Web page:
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Oshie is out, Smith-Pelly is in for Game 5: What that means for the Caps’ offense

Oshie is out, Smith-Pelly is in for Game 5: What that means for the Caps’ offense

ARLINGTON – The Capitals forward lines will look very different when they take the ice for Game 5 against the Carolina Hurricanes on Saturday. T.J. Oshie will be out after suffering an upper-body injury late in Game 4 while Devante Smith-Pelly, who was called up from the Hershey Bears on Friday, will be in.

“I do expect him to go right into the lineup,” head coach Todd Reirden said.

Smith-Pelly was one of the team’s playoff heroes in its 2018 Stanley Cup run, scoring seven goals in 24 games. After a rocky regular season, he was sent down to Hershey prior to the NHL trade deadline where he has scored six goals and eight assists in 20 games.

“To get his game back to where it was last year around this time, it was important for him to play a lot of minutes,” Reirden said. “He went down to Hershey, and he played a lot of minutes, helped them have success, helped them get into the playoffs. When an injury and a chance for him to step into our lineup was available, then we were going to recall him. That's been our plan all along. Now he'll get that opportunity."

Whether the Caps are getting playoff Smith-Pelly or the player who struggled this season remains to be seen, but his pending return seems to have provided a boost to the locker room.

“He was with us all the way last year, so that’s huge,” Chandler Stephenson said. “He knows playoff hockey.”

“He can step up in the important moments,” Jakub Vrana said. “He showed it last year and we’re happy to have him back.”

Getting that boost from Smith-Pelly is important for the team after losing one of its leaders and locker room personalities in Oshie.

Reirden said Oshie was still meeting with doctors and could not give a definitive timeline yet. He did say, however, that Oshie was out indefinitely and would not be playing Saturday.

"He's certainly, I feel, one of the top leaders in the entire league,” Reirden said. “Not just with how he plays, who he is as a human being on the ice, off the ice, role model. You can go on a lot of different ways with the type of person that T.J. Oshie is and not having him around your players is not great. That loss will be felt.”

The Hurricanes certainly will not be crying over the loss of Oshie, however, and it falls now on Reirden to adjust. That will be no easy task.

The Caps have been held to one goal in the past two games, have gotten virtually no secondary scoring in the first four games of the series and now will be without the team’s second-leading goal scorer from the regular season.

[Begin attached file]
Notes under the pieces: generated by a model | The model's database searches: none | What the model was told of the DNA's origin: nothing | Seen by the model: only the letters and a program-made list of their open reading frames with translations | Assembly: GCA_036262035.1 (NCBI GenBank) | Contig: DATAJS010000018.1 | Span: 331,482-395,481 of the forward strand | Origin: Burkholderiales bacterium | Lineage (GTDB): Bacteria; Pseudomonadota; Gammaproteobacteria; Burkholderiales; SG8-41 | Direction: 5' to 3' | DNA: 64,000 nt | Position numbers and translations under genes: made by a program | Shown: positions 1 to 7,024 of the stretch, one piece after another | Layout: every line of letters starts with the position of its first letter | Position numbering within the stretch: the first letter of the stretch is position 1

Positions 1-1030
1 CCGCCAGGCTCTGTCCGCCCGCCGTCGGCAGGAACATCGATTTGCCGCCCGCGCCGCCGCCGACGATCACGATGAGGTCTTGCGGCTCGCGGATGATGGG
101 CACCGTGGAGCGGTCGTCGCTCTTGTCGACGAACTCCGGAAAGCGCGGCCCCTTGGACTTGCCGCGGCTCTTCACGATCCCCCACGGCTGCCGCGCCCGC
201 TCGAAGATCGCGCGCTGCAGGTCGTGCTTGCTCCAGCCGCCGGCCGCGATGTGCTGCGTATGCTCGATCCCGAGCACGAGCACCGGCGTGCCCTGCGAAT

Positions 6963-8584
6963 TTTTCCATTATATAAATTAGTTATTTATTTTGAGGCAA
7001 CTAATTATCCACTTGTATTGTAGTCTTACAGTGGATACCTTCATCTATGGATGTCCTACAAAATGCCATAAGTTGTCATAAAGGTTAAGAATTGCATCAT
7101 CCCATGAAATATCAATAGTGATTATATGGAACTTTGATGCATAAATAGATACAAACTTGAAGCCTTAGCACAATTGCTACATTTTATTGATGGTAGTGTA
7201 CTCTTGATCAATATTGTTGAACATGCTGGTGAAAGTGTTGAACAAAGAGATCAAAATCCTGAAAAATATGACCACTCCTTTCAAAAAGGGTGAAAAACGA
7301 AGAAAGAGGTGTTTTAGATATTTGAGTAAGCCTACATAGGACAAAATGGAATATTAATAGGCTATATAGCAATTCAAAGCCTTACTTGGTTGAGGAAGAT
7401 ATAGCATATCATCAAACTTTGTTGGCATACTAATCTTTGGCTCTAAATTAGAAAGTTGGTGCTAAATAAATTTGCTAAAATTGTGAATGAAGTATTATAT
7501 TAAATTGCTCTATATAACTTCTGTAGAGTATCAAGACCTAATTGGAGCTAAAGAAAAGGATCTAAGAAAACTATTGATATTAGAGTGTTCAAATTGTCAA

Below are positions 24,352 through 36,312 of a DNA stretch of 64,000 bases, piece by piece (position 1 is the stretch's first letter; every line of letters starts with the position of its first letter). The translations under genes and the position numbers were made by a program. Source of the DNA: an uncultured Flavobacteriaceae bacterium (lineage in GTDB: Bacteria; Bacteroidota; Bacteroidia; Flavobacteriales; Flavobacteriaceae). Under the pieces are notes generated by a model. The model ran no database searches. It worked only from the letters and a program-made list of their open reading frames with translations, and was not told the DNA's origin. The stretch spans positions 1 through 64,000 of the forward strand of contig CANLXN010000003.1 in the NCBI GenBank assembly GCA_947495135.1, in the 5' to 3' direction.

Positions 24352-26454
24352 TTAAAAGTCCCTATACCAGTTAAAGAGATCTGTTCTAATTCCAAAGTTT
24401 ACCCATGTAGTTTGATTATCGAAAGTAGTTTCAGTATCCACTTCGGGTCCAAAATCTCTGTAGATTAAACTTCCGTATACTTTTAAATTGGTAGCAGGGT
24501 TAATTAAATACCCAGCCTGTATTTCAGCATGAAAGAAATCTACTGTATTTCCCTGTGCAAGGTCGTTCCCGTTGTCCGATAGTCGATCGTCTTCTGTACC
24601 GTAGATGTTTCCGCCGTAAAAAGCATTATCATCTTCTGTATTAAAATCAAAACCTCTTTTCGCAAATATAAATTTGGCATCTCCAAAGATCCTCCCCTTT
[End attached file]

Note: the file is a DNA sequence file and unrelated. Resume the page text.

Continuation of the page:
“It has been top heavy,” Reirden said of the offense. “Just even 5-on-5 scoring is not where we need it to be and particularly, obviously, the last two games. We've got to find ways to generate offense. It's always tougher to create in the playoffs. You know, teams don't give up quite as much on the rush. They're a lot more committed to not giving up odd-man rushes to the opposition. We've got to find a way to get in on the forecheck more and impose a little bit more of a physical style of play on their defense and that comes with our puck management and putting pucks in behind them. Then when we have space, we've got to use it.”

Friday’s practice was an optional skate meaning we did not get to see any lines or how Reirden may be planning to shift the offense. With Oshie out, this could give Reirden an opportunity to reunite the Alex Ovechkin, Evgeny Kuznetsov, Tom Wilson line that was so effective in last year’s postseason. Andre Burakovsky, Brett Connolly and Carl Hagelin, meanwhile, seem like the most likely candidates to move into a top-six role in Oshie’s absence.

Washington struggled immensely trying to replace a top-six right wing early in the season when Tom Wilson missed 16 games due to a suspension. Reirden tried to plug in Connolly, Chandler Stephenson and Dmitrij Jaskin, among others. Nothing seemed to work until Wilson returned.

The addition of Hagelin at the trade deadline means Washington is dealing with more offensive depth now than when Wilson was out. Plus, past experiences both from this season’s multiple injuries and last postseason give the team confidence that it can overcome any loss to the roster.

“We've been in situations where we've lost one of our leaders,” Vrana said. “We have a pretty good group of players here and anybody can fill-in and bring their A-games to the game."

“I think just a handful of games where we actually had our actual opening day roster that we wanted to have in front of us,” Reirden said. “It's something we've gone through a lot this year. We've done a good job, our team has of stepping up in those situations and taking advantage of the opportunity.”

Smith-Pelly will likely slot into the bottom-six upon his return to the lineup. Reirden acknowledged it had been a while since Smith-Pelly had played in the NHL and said he would ease him back in. But he is still expecting him to make a big impact, regardless of what line he plays on.

Reirden hopes that Smith-Pelly’s playing style can help improve the team in some of the areas it has struggled in the past two games.